Asparagus is another of Nature's ‘superfoods’, though not one of the cheapest. It is famed for containing high levels of essential minerals and vitamins, but as ever, this is dependent on the soil in which it is grown. Asparagus has been grown for thousands of years, originally as a medicine. Indeed there are persistent claims that it prevents cancer (it does contain an enzyme, L asparaginase that depletes a nutrient which supplies leukaemia cells and which is used in certain chemotherapies). Certainly, good quality food is medicinal and the most effective way to guard against the scourges of cancer, heart disease and Type 2 diabetes is to eat only top quality fresh produce and avoid anything processed.

Asparagus favours lighter, well drained sandy soils and it can put roots down to 1.2 metres below the soil surface, which is why large quantities are grown on sandy alluvial soils, such as those of the Lower Rhine in Germany. The problem is that light, well drained soils usually have a low Cation Exchange Capacity (CEC) and are prone to leaching nutrients. As we always point out, a plant can only take up minerals that are actually there, so the nutritional content of the asparagus, like any other plant, is ultimately dependent on the mineral content of the soil.

That said, a 100gm serving of asparagus can deliver 20% of your daily vitamin A (based on a 2000 Kcal diet), 60% vitamin K, 38% folate and a wide spread of minerals when grown in a nutrient rich soil.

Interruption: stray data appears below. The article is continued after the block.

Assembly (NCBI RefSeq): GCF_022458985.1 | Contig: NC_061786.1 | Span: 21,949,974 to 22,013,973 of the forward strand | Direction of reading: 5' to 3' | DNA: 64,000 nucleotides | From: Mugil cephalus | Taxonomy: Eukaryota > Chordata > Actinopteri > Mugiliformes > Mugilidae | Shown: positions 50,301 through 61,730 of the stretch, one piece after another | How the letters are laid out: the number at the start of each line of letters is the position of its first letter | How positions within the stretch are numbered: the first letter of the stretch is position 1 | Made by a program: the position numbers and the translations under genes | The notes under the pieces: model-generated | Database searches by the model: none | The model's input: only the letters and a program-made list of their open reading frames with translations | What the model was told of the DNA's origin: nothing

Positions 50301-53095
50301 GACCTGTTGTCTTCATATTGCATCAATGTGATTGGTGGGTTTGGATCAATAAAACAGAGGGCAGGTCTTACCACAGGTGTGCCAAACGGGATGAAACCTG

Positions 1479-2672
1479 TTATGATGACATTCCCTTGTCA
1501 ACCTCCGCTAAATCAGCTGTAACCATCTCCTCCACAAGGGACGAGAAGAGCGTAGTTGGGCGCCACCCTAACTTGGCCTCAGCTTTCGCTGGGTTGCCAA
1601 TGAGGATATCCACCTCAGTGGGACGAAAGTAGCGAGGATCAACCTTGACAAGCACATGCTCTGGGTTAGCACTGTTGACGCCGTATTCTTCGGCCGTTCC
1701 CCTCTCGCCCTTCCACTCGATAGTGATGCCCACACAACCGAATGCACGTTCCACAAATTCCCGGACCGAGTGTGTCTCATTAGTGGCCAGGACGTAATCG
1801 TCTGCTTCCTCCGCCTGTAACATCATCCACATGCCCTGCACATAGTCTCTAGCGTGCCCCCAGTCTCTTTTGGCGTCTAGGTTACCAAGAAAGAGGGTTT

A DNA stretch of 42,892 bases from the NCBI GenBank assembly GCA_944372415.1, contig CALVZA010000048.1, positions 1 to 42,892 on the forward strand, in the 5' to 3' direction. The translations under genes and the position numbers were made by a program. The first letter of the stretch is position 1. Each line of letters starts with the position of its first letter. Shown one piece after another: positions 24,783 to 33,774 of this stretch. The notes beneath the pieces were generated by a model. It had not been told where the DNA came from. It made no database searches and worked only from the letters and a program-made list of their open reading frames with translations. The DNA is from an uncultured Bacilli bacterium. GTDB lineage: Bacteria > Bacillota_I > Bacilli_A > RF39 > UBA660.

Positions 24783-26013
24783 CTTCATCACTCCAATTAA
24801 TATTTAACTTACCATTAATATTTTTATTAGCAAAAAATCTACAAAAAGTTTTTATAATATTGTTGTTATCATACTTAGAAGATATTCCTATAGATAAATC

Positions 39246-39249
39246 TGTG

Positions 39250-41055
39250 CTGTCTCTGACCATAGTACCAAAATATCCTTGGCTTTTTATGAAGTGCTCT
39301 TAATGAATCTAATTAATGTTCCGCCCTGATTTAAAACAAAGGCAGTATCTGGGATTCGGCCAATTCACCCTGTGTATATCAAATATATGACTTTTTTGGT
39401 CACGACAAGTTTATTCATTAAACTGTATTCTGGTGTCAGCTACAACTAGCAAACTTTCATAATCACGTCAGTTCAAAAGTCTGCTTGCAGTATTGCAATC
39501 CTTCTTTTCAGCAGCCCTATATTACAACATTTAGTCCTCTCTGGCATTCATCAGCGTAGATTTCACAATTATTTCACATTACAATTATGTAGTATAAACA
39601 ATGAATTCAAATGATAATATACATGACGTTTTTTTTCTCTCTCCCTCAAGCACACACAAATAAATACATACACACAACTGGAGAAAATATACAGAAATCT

The Dressing Process

Field Science tailored mineral dressings are always based on detailed soil analysis of the field to be treated. A member of our technical team will visit your farm to discuss and identify where we can help. Soil samples are then taken and the tailored dressings are based on the independent laboratory’s results.

Single Crop Dressing is the most suitable for asparagus as the dressings should be applied twice per season. The first application should be in June to assist with the formation of the ferns. The requirement for nutrition is high at the stage in the plant’s year so it is important to ensure that the nutrients are freely available. The second application should be in February to provide nutrition for the development of the stems.

The application rate is usually 25kg per hectare (10kg/ac) although this can be adjusted to suit application equipment. The dressings are packed in 25kg bags, clearly labelled with the farm details, field name, application rate and bag weight.